UK advertising trade body ISBA (the Incorporated Society of British Advertisers) has released a manifesto for the upcoming UK General Election, calling on the next parliament to swiftly end uncertainty around Britain’s withdrawal from the EU. The manifesto asks the next government to “pursue as swiftly as possible a data adequacy agreement with Brussels”, highlighting one of the potential threats of a no-deal exit from the Union. Read the full story on VAN.
Hires of the Week
Wavemaker Chooses Anna Hickey as President, Global Clients
Anna Hickey, Wakemaker UK’s chief operating officer, has been promoted to Wavemaker’s global leadership team as president of global clients. “Anna is one of our most highly regarded operating executives and is an exceptional client and team leader,” said Toby Jenner, Wavemaker’s global CEO. “She’s presented me with a compelling vision for next-level client leadership and for how we’ll continue to provoke growth for clients and for Wavemaker.”
Ben Frow Named Viacom Director of Programmes for UK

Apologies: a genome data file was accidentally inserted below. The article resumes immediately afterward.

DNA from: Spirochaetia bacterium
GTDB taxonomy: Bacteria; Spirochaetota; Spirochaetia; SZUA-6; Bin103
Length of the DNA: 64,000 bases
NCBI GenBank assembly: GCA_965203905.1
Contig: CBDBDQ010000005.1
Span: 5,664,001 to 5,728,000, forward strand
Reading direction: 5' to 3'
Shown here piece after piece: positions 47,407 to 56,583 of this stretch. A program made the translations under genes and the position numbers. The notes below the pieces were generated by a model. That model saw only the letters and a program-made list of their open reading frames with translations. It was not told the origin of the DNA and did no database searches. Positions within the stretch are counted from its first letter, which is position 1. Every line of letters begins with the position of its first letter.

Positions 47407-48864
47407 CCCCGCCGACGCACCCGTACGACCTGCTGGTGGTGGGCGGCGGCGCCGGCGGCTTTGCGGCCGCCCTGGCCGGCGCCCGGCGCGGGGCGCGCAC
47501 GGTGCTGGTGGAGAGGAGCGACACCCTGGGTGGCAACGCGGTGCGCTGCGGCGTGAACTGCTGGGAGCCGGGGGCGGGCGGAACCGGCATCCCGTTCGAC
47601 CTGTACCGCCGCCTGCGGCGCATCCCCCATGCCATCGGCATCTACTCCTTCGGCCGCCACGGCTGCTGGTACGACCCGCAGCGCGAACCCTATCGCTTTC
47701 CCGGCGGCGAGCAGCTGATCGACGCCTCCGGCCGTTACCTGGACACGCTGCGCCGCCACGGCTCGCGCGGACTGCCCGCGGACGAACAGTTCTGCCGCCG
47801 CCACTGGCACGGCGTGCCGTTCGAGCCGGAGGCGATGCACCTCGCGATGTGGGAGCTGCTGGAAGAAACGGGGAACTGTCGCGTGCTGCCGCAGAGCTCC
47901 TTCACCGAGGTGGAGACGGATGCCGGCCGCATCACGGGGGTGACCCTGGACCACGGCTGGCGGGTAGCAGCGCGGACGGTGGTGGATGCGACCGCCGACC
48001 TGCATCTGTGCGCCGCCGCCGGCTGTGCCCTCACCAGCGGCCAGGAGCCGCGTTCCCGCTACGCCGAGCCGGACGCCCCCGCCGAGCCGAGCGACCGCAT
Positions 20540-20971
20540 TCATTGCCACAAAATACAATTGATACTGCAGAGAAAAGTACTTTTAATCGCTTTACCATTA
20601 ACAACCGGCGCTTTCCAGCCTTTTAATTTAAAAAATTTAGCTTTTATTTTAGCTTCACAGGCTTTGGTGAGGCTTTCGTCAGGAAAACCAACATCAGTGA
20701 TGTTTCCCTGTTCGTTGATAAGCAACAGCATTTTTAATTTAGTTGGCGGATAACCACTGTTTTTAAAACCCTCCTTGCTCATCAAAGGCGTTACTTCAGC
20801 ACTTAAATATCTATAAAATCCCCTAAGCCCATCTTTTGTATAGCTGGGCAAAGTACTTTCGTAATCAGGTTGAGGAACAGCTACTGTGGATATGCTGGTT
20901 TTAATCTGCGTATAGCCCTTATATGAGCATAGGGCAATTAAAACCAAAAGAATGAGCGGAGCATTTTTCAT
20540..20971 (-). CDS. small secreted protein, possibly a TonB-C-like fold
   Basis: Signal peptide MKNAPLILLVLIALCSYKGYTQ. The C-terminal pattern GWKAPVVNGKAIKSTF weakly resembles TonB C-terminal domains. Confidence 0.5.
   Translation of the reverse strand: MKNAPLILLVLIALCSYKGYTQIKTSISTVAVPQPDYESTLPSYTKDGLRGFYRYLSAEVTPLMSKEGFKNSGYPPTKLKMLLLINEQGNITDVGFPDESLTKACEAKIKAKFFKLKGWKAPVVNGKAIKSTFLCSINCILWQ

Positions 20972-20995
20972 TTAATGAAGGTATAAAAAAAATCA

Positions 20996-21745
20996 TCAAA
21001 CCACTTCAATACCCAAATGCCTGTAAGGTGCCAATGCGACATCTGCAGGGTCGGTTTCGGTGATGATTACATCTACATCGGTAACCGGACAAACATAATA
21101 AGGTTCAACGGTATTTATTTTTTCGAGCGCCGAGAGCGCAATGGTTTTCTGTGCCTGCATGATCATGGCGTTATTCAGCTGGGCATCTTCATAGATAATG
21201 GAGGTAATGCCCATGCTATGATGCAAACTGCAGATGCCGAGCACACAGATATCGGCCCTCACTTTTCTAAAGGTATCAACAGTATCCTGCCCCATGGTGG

Viacom International Media Networks has chosen Ben Frow as director of programmes for the UK. Frow was already director of programmes for Channel 5, and will add Comedy Central, MTV, Nickelodeon and Paramount Network to his work load.
Ad-Lib Appoints Adit Abhyankar and Patrick Collister as CEO and Creative Director
Marketing technology SaaS platform Ad-Lib this week announced the appointments of Adit Abhyankar as CEO and Patrick Collister to the role of Creative Director. Abhyankar and Collister have joined Ad-Lib from Google to bring together data and creative for brands. Previously Abhyankar was head of Google Marketing Platform, Continental Europe and emerging markets, and Collister held the role of head of design at Google Zoo.
This Week on VAN
The Ad Tech CEOs Make Their 2020 Predictions, read more on VAN
How OTT Is the Next Frontier for Consent Everywhere, read more on VAN
How Can Brands Best Protect Themselves on CTV? read more on VAN
ISBA Highlights ‘Data Adequacy’ Fears in Pre-Election Manifesto, read more on VAN
Ad of the Week
Microsoft, Lucy & The Reindeer, McCann NY